Help us bring Yiddish and modern Jewish culture to more people in more places than ever before

Help us build on lessons learned during the pandemic to expand virtual programs featuring some of the foremost scholars and artists of our generation.

Sholem-aleykhem—I hope this letter finds you well. I’m writing to ask you to help us build on lessons learned during the pandemic that will allow us to bring Yiddish and modern Jewish culture to more people in more places than we ever dreamed possible.

As you know, the Yiddish Book Center made it through the worst of the pandemic thanks to our longstanding commitment to innovation and change. By the time COVID forced us to close our doors in March 2020, almost every title in our collection was already online, and we were able to provide uninterrupted access to an unprecedented number of readers around the world.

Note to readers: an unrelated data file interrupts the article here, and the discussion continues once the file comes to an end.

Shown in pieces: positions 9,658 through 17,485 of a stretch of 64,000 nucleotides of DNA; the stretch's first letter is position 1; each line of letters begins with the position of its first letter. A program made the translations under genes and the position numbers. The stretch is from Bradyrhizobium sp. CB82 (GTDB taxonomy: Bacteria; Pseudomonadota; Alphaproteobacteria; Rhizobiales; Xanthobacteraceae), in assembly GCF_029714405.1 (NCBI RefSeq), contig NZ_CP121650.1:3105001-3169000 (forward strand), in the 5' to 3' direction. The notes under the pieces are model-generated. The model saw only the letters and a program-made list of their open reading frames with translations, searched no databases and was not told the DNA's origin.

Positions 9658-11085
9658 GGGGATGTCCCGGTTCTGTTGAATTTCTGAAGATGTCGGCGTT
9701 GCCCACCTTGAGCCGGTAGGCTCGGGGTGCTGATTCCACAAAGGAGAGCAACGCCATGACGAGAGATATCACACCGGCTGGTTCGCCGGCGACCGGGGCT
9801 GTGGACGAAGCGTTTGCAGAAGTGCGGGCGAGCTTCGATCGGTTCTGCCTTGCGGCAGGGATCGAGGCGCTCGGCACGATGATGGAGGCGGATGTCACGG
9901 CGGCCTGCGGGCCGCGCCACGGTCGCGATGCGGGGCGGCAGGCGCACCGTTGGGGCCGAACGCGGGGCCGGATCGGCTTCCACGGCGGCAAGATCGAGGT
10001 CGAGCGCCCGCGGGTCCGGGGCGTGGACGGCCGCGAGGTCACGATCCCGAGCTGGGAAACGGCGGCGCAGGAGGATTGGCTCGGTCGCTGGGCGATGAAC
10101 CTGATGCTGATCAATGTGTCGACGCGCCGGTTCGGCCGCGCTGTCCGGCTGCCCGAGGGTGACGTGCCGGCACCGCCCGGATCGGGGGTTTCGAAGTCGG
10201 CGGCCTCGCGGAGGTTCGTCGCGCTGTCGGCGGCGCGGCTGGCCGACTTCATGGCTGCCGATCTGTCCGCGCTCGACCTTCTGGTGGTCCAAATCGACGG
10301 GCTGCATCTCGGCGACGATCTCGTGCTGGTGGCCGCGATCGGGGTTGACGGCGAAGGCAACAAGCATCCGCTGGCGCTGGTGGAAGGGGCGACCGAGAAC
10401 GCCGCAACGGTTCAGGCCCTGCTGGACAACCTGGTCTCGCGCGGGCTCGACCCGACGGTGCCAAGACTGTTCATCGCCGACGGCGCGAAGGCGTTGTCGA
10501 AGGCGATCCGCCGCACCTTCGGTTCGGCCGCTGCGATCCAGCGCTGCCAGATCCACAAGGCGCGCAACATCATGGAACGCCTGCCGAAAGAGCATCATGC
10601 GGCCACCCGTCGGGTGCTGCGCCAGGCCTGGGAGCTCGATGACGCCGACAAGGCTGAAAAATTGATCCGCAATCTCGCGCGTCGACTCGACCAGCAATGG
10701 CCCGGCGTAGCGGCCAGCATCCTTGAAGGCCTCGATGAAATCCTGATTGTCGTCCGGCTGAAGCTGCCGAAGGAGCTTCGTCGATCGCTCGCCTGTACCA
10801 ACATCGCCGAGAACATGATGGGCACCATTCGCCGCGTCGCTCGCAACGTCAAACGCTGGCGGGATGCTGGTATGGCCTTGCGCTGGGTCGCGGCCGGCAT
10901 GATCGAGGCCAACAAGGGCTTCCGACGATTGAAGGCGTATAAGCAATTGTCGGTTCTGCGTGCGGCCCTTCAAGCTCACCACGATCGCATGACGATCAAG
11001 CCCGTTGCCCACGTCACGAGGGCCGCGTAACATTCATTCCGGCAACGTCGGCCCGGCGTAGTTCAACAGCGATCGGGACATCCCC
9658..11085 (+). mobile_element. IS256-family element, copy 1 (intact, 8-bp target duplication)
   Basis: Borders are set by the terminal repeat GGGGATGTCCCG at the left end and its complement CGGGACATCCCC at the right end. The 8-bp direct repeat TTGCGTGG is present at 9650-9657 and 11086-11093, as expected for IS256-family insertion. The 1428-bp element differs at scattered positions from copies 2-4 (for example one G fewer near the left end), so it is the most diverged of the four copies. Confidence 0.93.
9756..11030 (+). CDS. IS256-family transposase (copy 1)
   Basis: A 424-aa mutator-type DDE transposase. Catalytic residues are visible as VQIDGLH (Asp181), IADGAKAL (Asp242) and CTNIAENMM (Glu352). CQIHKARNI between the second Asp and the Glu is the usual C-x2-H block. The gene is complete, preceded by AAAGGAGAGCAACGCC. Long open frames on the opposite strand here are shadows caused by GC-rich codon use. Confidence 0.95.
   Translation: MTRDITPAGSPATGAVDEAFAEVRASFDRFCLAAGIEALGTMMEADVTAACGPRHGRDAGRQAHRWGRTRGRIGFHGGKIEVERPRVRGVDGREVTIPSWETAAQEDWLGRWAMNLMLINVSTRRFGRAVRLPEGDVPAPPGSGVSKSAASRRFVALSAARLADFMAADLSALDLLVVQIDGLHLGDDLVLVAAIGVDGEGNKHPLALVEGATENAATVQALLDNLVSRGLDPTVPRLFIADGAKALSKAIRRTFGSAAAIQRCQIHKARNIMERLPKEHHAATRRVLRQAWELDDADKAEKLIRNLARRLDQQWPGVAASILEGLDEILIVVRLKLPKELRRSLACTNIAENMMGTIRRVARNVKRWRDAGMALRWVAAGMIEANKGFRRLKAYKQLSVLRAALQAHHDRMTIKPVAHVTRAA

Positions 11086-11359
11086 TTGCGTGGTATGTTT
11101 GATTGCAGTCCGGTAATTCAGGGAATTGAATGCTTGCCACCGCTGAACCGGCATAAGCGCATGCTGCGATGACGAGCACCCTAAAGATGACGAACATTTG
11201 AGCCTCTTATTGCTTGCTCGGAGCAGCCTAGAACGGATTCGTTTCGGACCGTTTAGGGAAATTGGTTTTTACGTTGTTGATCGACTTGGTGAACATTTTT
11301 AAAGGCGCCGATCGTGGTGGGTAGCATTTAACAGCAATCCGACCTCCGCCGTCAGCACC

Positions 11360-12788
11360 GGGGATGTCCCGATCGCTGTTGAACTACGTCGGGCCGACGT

Similar foresight kept our educational programs alive. We recast our major residential programs online, including offerings for high school, college and graduate students, translators, teachers, and rabbis and synagogue educators.  

Unable to travel, we figured out how to record oral history interviews remotely. We expanded The Shmooze, our longstanding podcast series, and introduced The Weekly Reader to showcase treasures from our collection for those who couldn’t get here to see them in person.